Earlier this year, an odd Tatuaje band returned in Hawaii. In 2013, Pete Johnson of Tatuaje posted a picture of an unusual gold and white band on Instagram with the comment “Musubi!” The cigar never made it to stores, because it was destined for a wedding of a good friend of Johnson’s.
However, earlier this year, Johnson used the leftover bands on a new blend: a 5 x 50 closed foot robusto with a Connecticut broadleaf wrapper and filler from Nicaragua. The cigars came in boxes of 13, wet-packed with gold foil and sent to Hawaii.
The name comes from a local Hawaiian snack—essentially Spam sushi.
Musubi, the cigar, was sent to five stores—Fujioka’s Wine Times, Honolulu Cigar Company, R. Field Wine Co., Tamura’s Fine Wines & Liquors and Tobaccos of Hawaii—and limited to 300 boxes, although Johnson indicated he and his friend kept some boxes.
- Cigar Reviewed: Tatuaje Musubi
- Country of Origin: Nicaragua
- Factory: My Father Cigars S.A.
- Wrapper: Connecticut Broadleaf
- Binder: Nicaragua
- Filler: Nicaragua
- Size: 5 Inches
- Ring Gauge: 50
- Vitola: Robusto
- MSRP: $11.25 (Boxes of 13, $146.25)[ref]The suggested price is $11.25 if purchased locally, $9 for anyone that purchases it out of state.[/ref]
- Release Date: March 7, 2015
- Number of Cigars Released: 300 Boxes of 13 Cigars (3,900 Total Cigars)
- Number of Cigars Smoked for Review: 3
Quite frankly, the Tatuaje Musubi smells awful. It’s an unpleasant mixture of manure, rotting walnuts and a touch of acute dark cherries. It’s not a major concern as broadleaf oftentimes does not have the greatest aroma as a finished tobacco product, but it definitely makes me think twice about placing it into a humidor. Also not scoring high marks is the wrapper, which has a lot of veins, including some that are sizable and near the top of the cigar. Even for a cigar with a covered foot, the Musubi is pretty tight as far as the cold draw goes. There’s a big sweet cocoa note—similar to a chocolate stout—with a touch of spice on the finish.
Fortunately, whatever concerns I could have possibly had about the draw are gone as soon as I take the first puff. The chocolate fades quite a bit, with graham cracker sweetness, some earth and leather. It does take a bit for the cigar to get going in terms of smoke production, but once it does the flavor presents itself as leather, walnuts, a semi-sweet cocoa, gritty earth and some cinnamon. There’s citrus in the nose, graham cracker in the finish and a touch of grassiness. Construction is great for the first cigar. I’d peg the strength on the south side of full, but definitely one of the stronger cigars I’ve smoked of late.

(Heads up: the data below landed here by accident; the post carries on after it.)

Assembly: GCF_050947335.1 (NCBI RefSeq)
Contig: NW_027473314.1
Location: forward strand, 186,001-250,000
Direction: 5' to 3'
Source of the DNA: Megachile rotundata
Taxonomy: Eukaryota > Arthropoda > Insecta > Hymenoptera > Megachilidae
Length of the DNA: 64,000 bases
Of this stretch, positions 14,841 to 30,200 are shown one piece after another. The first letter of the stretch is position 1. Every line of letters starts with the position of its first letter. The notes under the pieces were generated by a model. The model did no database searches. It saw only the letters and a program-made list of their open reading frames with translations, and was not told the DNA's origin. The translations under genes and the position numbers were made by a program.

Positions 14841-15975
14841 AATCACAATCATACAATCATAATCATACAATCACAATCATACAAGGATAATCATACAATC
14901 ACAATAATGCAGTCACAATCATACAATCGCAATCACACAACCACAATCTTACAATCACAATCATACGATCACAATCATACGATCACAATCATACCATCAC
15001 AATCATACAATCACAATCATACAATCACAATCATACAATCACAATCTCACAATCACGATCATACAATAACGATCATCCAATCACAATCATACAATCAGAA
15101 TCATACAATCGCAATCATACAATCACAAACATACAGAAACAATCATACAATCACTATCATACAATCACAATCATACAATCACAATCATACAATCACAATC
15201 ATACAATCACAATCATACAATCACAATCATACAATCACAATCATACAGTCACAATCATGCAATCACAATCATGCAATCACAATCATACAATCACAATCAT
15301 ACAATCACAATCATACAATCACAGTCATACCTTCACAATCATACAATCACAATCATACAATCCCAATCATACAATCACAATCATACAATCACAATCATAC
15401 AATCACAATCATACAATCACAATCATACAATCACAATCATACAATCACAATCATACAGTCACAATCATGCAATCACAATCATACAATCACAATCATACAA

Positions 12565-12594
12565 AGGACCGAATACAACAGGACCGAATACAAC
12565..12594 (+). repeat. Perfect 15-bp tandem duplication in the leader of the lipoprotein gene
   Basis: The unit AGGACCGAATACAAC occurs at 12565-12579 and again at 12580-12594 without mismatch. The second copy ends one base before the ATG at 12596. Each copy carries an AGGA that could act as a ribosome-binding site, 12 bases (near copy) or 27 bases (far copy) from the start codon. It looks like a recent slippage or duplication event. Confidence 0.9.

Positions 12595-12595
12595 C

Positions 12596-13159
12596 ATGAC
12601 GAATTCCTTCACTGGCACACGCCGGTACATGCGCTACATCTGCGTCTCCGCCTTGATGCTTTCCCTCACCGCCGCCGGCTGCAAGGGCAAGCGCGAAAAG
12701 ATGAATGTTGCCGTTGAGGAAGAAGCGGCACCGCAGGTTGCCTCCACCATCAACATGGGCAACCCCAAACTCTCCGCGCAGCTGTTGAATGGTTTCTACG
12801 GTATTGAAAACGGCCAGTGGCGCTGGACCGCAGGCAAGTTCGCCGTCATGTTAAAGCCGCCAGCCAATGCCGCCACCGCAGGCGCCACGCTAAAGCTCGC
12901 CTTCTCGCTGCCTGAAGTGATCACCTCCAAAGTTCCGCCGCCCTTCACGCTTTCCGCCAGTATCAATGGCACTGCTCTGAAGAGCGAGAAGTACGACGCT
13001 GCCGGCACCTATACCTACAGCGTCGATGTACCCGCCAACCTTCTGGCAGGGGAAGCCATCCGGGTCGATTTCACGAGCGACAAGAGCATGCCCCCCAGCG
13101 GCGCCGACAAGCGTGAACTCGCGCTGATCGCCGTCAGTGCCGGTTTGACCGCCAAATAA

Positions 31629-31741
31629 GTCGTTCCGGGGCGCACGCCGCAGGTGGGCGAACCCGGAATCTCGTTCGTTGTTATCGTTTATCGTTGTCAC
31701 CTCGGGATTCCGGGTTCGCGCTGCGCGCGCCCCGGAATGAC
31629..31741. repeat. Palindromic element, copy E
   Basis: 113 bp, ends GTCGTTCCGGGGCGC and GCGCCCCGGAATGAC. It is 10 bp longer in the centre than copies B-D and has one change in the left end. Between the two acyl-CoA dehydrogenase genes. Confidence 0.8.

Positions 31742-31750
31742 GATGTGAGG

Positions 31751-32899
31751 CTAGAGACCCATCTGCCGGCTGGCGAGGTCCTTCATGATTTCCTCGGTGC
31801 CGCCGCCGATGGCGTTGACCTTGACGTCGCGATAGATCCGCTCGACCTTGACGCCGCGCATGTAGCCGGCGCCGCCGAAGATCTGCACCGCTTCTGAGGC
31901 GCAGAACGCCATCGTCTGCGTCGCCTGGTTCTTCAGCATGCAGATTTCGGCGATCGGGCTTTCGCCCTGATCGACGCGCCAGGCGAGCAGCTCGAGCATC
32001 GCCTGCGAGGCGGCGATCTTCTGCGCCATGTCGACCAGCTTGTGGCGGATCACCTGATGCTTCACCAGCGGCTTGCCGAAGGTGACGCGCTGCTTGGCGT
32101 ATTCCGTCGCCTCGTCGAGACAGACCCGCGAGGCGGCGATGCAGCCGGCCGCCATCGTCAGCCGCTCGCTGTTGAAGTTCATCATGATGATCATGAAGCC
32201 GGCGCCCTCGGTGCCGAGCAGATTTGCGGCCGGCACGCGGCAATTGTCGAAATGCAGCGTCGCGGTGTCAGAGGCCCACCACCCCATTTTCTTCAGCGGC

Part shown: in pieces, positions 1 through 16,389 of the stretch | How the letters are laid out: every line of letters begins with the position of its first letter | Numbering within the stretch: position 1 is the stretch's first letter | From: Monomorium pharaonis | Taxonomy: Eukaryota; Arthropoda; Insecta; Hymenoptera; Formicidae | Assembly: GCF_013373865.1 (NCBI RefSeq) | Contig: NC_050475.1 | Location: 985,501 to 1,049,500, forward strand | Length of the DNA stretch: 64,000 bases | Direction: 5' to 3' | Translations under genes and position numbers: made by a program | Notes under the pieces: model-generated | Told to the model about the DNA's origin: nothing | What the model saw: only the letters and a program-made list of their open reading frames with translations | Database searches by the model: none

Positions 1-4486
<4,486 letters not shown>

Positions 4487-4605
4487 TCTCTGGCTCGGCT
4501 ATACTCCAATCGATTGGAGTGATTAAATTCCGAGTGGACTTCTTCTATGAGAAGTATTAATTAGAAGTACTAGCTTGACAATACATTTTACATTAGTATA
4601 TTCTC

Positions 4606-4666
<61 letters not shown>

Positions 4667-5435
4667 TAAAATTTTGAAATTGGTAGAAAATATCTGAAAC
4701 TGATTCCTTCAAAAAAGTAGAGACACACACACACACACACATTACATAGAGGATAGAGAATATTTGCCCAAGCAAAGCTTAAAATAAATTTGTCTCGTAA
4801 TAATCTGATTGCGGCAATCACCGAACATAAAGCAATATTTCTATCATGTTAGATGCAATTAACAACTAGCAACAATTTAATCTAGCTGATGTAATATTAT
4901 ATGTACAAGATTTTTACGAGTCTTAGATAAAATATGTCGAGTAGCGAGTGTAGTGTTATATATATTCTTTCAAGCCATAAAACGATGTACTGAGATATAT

The gritty earth becomes a more dominant flavor in the second. It’s joined by acidic apples, some vanilla and a floral note through the nose. It’s a great contrast between the sweet and the acidic with an earthy core. At the halfway point, the cigar begins to show signs of harshness, but they never really do much to impact the Musubi. The draw tightens up a bit, which is fine for me, and I’m able to get over two inches of ash on the sample I’m not photographing. Strength-wise, it continues to creep higher, still solidly in the full range.
On two samples, there are about five puffs that are overwhelming; toastiness, bubble gum and a super hot pepper blast the nose. It only lasts for a few puffs, but it’s an incredible mixture of being detailed and punishing. On one hand, I’m relieved when the Musubi decides to move on from the overwhelming status, but I’m a bit disappointed to see it go. The pepper remains on the tongue, along with toastiness in the mouth and a lot of woodiness. Unfortunately, the acidity is completely gone and the sweetness barley sticks around as the final inch comes to a close, but the whirlwind ride of the Musubi has presented enough flavors that I don’t want to complain too much. Somewhere in the final third the strength peaks, but none of the three cigars I smoked make it down to anything that could be disguised as “medium.”
- I’ve only had Spam a few times; I can’t say it’s one of my favorite things.
- That being said, I do like sushi of most types and I really like this band, which interestingly has no mention of Tatuaje on it.
- I’m not anywhere close to calling food-themed cigars a trend. As for Hawaiian exclusives being a trend, it’s been going on for a few years.
- Lost&Found released Spam Artist earlier this year, which seemed partially inspired by Spam.
- The original Musubi and the 2015 Hawaii release are not the same blend. As for what the original is, an email from Johnson in 2013 says, “It’s also not a regular Tatuaje but I won’t comment on the blend.”
- I don’t normally find the covered foot to have any effect on the cold draw, but it did here.
- This was a full cigar, one of the fullest new cigars I’ve smoked in a while.
- Final smoking time was one hour and 35 minutes.
- Cigars for this review were purchased by halfwheel.
This is one of the more unique broadleaf cigars I’ve smoked from Pete Johnson, which at this point, is saying something. Sure, it’s full and gritty—two traits easily attached to many of the most sought after Tatuajes of all time—but this one has an array of unique flavors that I just don’t find. Unfortunately, they never really assemble into something that makes much sense to me. While aging the broadleaf bombs from Tatuaje is not something that usually produces great results, the Musubi’s progression over the next 18 months is something that intrigues me a lot, largely because I have no clue where it will go.